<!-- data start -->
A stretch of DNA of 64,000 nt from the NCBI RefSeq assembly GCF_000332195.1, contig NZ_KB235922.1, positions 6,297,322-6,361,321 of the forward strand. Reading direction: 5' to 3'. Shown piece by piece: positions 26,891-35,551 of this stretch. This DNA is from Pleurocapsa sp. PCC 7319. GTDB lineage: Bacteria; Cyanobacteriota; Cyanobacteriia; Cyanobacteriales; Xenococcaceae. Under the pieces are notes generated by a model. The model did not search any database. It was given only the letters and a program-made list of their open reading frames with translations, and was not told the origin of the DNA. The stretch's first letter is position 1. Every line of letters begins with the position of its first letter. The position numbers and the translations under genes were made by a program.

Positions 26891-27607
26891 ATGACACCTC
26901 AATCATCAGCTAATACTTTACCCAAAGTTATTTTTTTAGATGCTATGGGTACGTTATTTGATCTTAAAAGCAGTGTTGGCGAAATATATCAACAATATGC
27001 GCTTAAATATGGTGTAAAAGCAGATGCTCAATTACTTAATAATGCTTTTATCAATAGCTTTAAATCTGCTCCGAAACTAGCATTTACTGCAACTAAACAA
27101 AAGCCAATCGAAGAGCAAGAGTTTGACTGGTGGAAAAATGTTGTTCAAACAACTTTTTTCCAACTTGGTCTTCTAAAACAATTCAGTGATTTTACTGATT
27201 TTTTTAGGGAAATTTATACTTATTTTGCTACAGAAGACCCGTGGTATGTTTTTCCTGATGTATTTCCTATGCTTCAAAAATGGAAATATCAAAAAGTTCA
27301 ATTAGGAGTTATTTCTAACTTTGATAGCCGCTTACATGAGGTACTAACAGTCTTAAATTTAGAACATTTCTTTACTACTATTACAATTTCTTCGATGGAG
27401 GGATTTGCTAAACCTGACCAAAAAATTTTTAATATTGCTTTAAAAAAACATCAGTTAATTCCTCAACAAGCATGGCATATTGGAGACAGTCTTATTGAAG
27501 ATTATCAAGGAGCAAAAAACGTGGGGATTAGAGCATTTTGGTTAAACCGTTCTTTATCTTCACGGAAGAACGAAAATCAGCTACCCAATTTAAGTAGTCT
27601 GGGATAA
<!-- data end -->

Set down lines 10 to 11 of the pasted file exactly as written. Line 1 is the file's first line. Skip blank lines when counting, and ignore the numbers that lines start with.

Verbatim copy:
27501 ATTATCAAGGAGCAAAAAACGTGGGGATTAGAGCATTTTGGTTAAACCGTTCTTTATCTTCACGGAAGAACGAAAATCAGCTACCCAATTTAAGTAGTCT
27601 GGGATAA